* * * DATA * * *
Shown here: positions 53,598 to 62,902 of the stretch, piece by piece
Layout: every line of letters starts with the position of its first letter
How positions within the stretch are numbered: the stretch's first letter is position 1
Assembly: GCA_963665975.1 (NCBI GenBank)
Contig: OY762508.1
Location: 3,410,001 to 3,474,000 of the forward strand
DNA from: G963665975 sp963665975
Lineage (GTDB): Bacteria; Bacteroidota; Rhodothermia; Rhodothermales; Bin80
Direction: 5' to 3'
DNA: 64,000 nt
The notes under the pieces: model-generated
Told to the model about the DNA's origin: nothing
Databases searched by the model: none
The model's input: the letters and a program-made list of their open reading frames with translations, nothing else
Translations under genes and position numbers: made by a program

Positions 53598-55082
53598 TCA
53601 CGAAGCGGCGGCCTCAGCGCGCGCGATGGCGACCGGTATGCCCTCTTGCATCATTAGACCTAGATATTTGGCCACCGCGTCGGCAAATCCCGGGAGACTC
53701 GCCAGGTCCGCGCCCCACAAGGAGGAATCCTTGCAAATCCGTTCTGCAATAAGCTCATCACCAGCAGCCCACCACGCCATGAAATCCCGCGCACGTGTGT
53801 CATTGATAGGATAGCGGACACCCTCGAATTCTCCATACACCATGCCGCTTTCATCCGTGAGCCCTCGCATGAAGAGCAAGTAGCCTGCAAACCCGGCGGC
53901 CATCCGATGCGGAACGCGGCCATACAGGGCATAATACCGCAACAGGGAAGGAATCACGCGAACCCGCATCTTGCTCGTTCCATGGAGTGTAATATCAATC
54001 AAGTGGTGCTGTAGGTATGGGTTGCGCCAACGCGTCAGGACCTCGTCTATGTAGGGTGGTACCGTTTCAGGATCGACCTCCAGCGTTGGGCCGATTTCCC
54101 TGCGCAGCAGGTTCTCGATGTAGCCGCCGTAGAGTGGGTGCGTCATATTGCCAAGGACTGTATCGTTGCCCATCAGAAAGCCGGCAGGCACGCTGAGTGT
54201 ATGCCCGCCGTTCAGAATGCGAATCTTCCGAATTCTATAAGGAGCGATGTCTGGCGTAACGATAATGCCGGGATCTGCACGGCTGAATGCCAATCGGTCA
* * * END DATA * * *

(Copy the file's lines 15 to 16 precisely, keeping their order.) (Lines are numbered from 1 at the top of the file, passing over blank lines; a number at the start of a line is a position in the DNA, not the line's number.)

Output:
Translations under genes and position numbers: made by a program

Positions 53598-55082